Early Ultrasonic Monitoring of Brain Growth and Later Neurodevelopmental Outcome in Very Preterm Infants

V.A.A. Beunders, J.A. Roelants, J. Suurland, J. Dudink, P. Govaert, R.M.C. Swarte, M.M.A. Kouwenberg-Raets, I.K.M. Reiss, K.F.M. Joosten, M.J. Vermeulen*

*Corresponding author for this work

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BACKGROUND AND PURPOSE: In infants born very preterm, monitoring of early brain growth could contribute to prediction of later neurodevelopment. Therefore, our aim was to investigate associations between 2 early cranial ultrasound markers (corpus callosum-fastigium and corpus callosum length) and neurodevelopmental outcome and the added value of both markers in the prediction of neurodevelopmental outcome based on neonatal risk factors and head circumference in very preterm infants.MATERIALS AND METHODS: This prospective observational study included 225 infants born at < 30 weeks' gestational age, of whom 153 were without any brain injury on cranial ultrasound. Corpus callosum-fastigium and corpus callosum length and head circumference were measured at birth, 29weeks' gestational age, transfer from the neonatal intensive care unit to a level II hospital, and 2months' corrected age. We analyzed associations of brain markers and their growth with cognitive, motor, language, and behavioral outcome at 2 years' corrected age.RESULTS: In infants without brain injury, greater corpus callosum-fastigium length at 2 months was associated with better cognitive outcome. Corpus callosum length at 2 months was positively associated with cognitive, motor, and language outcome. Faster growth of the corpus callosum length between birth and 2 months was associated with better cognitive and motor function. Prediction of neurodevelopmental outcome based on neonatal risk factors with or without head circumference was significantly improved by adding corpus callosum length.CONCLUSIONS: Both corpus callosum-fastigium and corpus callosum length on cranial ultrasound are associated with neurodevelopmental outcome of very preterm infants without brain injury at 2 years, but only corpus callosum length shows the added clinical utility in predicting neurodevelopmental outcome.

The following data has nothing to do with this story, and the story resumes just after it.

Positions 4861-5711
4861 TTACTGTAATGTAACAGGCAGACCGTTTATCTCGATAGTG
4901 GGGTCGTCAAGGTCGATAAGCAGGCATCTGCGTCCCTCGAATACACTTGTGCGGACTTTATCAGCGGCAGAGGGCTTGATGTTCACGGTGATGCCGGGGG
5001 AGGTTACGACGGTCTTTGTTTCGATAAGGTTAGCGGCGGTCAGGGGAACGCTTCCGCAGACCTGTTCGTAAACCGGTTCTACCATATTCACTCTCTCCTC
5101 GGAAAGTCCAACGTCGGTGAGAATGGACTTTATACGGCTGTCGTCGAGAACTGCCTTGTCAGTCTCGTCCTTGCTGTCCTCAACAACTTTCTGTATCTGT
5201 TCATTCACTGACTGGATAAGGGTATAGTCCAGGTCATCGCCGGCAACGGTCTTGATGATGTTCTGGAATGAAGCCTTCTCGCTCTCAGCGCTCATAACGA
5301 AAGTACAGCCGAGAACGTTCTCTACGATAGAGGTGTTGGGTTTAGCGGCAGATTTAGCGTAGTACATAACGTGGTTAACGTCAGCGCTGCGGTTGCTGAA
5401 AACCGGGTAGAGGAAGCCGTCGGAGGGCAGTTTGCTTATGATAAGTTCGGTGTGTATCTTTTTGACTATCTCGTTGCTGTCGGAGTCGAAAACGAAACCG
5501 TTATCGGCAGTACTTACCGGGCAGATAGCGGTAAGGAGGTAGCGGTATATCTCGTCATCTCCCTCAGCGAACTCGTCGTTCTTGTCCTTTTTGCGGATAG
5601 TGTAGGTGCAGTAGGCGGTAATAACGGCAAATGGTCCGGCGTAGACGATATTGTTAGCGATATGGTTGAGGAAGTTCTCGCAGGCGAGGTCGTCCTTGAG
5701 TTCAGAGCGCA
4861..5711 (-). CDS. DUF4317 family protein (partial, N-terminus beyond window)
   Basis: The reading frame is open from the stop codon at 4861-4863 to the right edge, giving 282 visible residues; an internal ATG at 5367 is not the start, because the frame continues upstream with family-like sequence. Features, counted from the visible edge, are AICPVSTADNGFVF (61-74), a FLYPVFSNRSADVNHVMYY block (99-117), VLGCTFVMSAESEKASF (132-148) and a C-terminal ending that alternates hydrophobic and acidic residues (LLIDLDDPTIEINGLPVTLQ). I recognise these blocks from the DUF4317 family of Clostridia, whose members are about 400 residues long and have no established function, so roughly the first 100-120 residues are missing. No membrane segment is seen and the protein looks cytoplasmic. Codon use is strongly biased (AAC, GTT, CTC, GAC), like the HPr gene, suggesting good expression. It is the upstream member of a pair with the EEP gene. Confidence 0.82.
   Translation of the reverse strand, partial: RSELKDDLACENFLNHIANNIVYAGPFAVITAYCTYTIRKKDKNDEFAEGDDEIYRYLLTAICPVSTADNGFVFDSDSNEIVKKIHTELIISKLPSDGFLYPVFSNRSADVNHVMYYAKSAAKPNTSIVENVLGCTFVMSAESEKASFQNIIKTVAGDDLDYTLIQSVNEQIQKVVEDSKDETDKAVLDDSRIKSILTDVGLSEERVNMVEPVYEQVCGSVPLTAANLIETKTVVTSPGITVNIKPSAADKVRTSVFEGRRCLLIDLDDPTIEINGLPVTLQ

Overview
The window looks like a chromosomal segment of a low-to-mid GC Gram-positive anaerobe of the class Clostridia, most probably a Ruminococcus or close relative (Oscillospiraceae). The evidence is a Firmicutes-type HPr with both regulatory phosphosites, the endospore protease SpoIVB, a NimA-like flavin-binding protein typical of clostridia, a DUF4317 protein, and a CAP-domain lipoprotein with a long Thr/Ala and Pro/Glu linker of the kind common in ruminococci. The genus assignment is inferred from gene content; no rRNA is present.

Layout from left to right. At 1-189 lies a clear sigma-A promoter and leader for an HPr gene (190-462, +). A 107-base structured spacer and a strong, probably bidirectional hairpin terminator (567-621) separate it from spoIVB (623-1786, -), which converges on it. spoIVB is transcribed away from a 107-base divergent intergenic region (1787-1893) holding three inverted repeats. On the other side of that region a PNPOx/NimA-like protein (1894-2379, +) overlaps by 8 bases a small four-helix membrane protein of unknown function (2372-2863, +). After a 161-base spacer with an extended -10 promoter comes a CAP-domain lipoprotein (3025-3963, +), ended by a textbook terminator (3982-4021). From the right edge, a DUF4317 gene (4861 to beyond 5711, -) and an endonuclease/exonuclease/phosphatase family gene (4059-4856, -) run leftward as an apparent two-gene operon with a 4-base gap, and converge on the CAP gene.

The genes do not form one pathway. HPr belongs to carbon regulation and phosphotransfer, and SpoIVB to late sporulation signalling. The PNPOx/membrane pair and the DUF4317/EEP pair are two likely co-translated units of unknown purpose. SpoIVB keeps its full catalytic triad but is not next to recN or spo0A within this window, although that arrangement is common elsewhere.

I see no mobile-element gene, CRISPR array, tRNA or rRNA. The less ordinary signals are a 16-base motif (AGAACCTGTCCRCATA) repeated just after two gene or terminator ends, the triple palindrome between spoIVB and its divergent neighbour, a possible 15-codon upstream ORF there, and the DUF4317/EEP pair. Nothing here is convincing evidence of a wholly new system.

Original languageEnglish
Pages (from-to)639-644
Number of pages6
JournalAmerican Journal of Neuroradiology
Issue number4
Early online date24 Mar 2022
Publication statusPublished - Apr 2022


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